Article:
Peer pressure, pester power, performance

Do you know which devices to buy for your school? Simon Harbridge, CEO of Stone Group, shares some advice

If you’re like a lot of our customers, you’ve had in your mind what you want before you started to shop around. And it’s probably iPads.

Kids want them. Parents want them. They are a top-class pester power device and always top of the Christmas/birthday lists. If your school has a BYOD device policy, you might already have a lot in school. However, I hope that you may already have seen that there is so much more to providing effective digital learning opportunities than turning to an estate of just one type of ‘most wanted’ device. We can, and frequently do, provide iPads and other devices to our customers and they have fantastic benefits. But, sometimes, they might not be right for your teaching methodology or the subjects on your curriculum. Intuitive, lightweight and capable though they can be, they are not designed specifically for education.

Devices that are specifically designed for education, or for young people, display a myriad of innovations that pay dividends when it comes to economical and pedagogical value. They are tougher, more suited to smaller hands and fingers, and can be carried and dropped without fear. When Intel was researching the new iteration of its Classmate 3 device, which is 100% manufactured for the education market, the top teacher and student requirement was identified as portability without damage. Tablets and laptops designed with a school in mind can carry applications that are essential for pupils to be able to complete subject lessons, such as full versions of Microsoft Excel and Word. They are simple to operate and as intuitive as the consumer device equivalent, and, crucially, they are able to work in conjunction with other devices, sharing and transferring information between student and teacher, to allow for BYOD or mixed device estate situations.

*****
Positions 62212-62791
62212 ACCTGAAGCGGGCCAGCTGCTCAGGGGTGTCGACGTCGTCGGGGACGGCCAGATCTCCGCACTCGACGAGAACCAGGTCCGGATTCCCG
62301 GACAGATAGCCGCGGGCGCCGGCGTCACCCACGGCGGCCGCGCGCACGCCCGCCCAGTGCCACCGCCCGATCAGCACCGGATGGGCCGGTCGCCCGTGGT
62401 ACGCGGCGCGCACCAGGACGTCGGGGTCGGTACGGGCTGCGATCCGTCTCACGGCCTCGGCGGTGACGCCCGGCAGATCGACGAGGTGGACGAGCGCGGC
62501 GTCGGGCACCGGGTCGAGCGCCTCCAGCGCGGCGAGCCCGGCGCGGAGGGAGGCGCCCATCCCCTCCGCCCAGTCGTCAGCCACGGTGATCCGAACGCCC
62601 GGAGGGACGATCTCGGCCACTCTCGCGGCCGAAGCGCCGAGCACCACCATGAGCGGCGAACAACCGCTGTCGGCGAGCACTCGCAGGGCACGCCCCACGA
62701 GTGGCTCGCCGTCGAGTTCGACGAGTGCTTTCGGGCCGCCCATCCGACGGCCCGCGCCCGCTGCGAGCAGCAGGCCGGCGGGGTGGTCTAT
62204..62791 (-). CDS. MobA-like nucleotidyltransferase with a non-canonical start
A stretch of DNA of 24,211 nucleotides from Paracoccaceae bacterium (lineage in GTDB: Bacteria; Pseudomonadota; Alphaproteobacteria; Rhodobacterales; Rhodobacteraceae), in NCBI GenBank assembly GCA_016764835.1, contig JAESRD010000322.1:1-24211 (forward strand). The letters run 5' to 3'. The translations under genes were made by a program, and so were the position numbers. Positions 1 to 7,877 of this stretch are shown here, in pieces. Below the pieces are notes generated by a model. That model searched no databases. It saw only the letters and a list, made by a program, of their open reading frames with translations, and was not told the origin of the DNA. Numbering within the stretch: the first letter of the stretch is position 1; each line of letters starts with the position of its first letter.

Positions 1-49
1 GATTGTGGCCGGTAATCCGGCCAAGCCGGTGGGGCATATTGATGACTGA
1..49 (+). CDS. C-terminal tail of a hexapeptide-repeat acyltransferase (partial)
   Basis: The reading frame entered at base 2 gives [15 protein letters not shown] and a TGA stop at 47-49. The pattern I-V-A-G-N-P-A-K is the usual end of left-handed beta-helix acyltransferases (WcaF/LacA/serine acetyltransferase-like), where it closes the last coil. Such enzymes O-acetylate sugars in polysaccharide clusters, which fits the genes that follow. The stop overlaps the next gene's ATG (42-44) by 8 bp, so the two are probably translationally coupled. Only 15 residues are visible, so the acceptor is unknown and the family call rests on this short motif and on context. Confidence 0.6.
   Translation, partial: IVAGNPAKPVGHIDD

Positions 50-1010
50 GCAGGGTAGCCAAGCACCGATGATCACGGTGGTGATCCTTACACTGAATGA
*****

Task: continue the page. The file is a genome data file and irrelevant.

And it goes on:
It’s not that there’s no room for consumer devices like iPads in schools, there’s plenty. It’s that there’s room for other hardware too.

A school’s success is judged on its performance in the classroom and in examination results. Digital devices are absolutely, 100% crucial to that performance, to the new curriculum, and of course to student engagement.

Top tips to help make the right purchasing decisions

  • Look beyond the aesthetics of a device now – think about what it will look like after a school year and whether it is robust enough to survive that use
  • Create a list of the applications and programmes that your teaching staff expect to use in the next school year, and make a decision based on which devices can support their curriculum choices
  • Rather than making an immediate order for your chosen device, speak to your suppliers, tell them what features and functionality you need, and let them help you choose a suitable solution
  • Think about integration – how will your new investment fit together with your legacy IT hardware and current infrastructure to deliver curriculum benefits for the medium to long term?

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